Vincent rolled backwards, the spiders forelegs coming down on the spot where he had been. When his hands met cold flagstone, he pushed up, easily springing back to his feet. He immediately lunged forward, dagger held in a reverse grip, his blade biting deep of a foreleg. The limb fell to the ground then dissolved into ethereal nothingness. The spider chittered angrily, shocked that his blow had connected. It existed between two planes, the physical and the spirit, and it took a specially enchanted blade to hit it with any surety.

The spider attacked in wild abandon. Vincent ducked and weaved around the viscous blows. The combat had an eerie surreal quality about it. It took place in almost complete silence. Vincent was barely a whisper on the cold stone and the spider’s pointed legs only made the barest of clicks upon the flagstones. The spider was fast but Vincent was faster. He was patient. The spider finally over extended itself, a reaching blow with its good foreleg. Vincent masterfully flipped over the sweep of the leg, landing silently on his feet.

Vinnie struck, an overhand blow at the second leg, severing it at the joint. The spider’s balance faltered. He didn’t wait for it to recover and kicked out at it. The blow coupled with the loss of its leg caused the spider to tip to the floor. Pressing his advantage, Vincent gripped his dagger in both hands and plunged it into the exposed underside of the spider’s maw. It sank deep. Vincent held it until the death throes of the spider weakened and finally ceased all together. Like the severed limbs, the spider’s body dissolved into a pile of ethereal dust.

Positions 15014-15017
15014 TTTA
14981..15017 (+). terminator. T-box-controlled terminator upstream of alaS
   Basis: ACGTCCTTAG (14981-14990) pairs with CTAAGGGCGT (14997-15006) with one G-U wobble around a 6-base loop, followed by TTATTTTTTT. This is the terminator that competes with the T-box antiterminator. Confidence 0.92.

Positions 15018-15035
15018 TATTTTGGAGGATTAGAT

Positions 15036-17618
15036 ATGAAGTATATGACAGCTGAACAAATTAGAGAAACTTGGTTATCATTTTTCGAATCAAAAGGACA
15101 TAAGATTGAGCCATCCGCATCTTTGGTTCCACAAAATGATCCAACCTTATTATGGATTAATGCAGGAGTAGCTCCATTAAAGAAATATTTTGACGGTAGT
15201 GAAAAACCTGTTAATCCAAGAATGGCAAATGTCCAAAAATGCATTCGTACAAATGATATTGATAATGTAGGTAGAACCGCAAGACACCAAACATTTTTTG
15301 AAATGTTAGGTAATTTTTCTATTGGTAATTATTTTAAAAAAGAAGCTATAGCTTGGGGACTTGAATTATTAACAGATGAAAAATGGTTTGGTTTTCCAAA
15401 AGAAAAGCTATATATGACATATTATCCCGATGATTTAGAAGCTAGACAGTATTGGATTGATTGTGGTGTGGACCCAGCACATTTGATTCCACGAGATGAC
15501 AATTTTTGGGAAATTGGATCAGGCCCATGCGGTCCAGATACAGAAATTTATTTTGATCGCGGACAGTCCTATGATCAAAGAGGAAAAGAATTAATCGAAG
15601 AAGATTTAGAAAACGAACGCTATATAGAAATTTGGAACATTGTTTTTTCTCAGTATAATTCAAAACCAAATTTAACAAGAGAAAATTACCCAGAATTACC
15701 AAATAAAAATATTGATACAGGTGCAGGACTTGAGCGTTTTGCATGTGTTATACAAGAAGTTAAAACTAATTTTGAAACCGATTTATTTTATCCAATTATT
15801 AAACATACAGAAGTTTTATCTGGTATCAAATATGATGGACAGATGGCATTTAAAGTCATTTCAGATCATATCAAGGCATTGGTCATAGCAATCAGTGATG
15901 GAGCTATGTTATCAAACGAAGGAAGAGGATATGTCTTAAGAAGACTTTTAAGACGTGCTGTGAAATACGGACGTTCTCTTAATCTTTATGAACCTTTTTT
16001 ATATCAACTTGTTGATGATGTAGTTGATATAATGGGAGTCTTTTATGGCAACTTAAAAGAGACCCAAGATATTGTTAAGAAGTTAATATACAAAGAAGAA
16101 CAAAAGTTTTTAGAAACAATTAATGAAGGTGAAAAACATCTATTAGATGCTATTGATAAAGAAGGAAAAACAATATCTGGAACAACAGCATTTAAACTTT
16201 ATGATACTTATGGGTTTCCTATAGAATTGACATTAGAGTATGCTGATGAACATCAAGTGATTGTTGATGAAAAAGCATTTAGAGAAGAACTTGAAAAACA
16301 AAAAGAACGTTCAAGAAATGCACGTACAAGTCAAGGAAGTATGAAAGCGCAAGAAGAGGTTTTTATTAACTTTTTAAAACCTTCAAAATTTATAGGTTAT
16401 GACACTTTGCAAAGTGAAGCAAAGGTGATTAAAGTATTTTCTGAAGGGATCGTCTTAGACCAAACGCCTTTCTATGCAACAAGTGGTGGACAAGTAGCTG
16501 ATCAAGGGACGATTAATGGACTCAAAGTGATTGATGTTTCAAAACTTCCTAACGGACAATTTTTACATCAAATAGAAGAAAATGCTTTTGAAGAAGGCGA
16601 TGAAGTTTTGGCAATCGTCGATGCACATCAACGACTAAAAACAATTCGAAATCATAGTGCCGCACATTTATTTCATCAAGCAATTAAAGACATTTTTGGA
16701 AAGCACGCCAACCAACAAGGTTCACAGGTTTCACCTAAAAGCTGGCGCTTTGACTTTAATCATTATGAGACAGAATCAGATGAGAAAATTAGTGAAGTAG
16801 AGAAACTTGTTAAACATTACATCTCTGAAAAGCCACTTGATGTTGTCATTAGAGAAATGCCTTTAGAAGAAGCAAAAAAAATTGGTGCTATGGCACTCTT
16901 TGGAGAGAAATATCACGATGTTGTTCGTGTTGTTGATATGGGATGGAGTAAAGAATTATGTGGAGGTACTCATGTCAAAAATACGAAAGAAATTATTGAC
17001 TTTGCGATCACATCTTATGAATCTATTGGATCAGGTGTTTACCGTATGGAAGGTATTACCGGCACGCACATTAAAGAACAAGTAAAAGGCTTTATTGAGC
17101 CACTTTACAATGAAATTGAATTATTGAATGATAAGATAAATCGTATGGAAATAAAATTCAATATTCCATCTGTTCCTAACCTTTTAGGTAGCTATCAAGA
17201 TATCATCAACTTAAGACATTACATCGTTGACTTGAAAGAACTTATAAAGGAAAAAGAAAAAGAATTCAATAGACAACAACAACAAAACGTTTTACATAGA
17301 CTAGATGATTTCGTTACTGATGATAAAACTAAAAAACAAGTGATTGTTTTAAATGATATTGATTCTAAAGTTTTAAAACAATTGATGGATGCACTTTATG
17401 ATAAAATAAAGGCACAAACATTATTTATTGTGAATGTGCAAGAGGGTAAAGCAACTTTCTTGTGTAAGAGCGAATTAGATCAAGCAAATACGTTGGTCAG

Vincent took a moment or two to access his situation. Wounds could be missed in the heat of battle. Adrenaline had a way of hiding pain. Vincent felt confident that no blow had been struck but he liked to be sure. He was wearing a mithral chain shirt with a mithral undershirt. The main piece was elven and the undershirt was dwarven. Each was exquisitely crafted. The elven chain shirt he had won at the tables playing against an elven swordmaster. He had to have it resized but it was worth it. The shirt had saved him more than he cared to admit. The undershirt was a marvel of dwarven craftsmanship. The links were so tiny it was more woven than forged. It had stood between him and a sword blow a time or two too.